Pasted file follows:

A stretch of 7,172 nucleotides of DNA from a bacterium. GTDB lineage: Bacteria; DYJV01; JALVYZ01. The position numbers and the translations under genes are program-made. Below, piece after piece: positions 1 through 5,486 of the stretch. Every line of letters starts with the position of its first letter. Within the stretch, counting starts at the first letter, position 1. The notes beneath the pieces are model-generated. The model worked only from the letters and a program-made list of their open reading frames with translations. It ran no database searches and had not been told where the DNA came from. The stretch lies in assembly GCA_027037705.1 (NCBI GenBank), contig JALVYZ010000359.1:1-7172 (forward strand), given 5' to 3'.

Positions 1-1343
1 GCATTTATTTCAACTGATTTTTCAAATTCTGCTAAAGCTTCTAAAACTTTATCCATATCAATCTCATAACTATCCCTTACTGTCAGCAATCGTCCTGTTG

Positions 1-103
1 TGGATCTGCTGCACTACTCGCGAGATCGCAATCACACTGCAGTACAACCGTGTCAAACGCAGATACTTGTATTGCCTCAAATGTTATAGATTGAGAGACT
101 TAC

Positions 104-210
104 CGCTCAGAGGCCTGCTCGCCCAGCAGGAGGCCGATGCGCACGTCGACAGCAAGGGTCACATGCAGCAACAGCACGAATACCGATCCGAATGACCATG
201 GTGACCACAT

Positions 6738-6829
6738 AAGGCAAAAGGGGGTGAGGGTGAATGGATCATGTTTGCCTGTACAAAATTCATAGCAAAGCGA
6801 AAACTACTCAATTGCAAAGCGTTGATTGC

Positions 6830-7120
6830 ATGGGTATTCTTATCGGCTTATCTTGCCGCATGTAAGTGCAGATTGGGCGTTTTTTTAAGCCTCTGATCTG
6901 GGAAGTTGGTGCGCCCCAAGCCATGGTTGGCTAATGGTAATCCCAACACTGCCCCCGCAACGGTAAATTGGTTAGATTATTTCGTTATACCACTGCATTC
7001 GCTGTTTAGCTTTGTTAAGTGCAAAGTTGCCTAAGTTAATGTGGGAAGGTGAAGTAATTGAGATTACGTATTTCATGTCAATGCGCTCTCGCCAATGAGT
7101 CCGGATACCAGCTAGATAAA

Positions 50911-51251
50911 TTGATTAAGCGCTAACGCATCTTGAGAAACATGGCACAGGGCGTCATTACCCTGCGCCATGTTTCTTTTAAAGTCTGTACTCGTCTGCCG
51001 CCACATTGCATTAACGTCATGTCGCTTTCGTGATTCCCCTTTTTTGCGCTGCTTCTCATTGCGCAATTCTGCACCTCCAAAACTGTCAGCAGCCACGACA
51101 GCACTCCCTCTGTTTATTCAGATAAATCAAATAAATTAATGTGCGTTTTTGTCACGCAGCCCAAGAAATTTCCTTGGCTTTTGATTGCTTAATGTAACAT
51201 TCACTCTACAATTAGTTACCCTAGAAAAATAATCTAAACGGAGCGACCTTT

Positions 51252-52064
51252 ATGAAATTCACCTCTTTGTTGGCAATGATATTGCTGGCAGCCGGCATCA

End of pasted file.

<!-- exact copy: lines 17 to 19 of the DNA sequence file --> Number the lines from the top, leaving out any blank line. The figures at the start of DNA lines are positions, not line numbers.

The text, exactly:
7101 CCGGATACCAGCTAGATAAA

Positions 50911-51251
50911 TTGATTAAGCGCTAACGCATCTTGAGAAACATGGCACAGGGCGTCATTACCCTGCGCCATGTTTCTTTTAAAGTCTGTACTCGTCTGCCG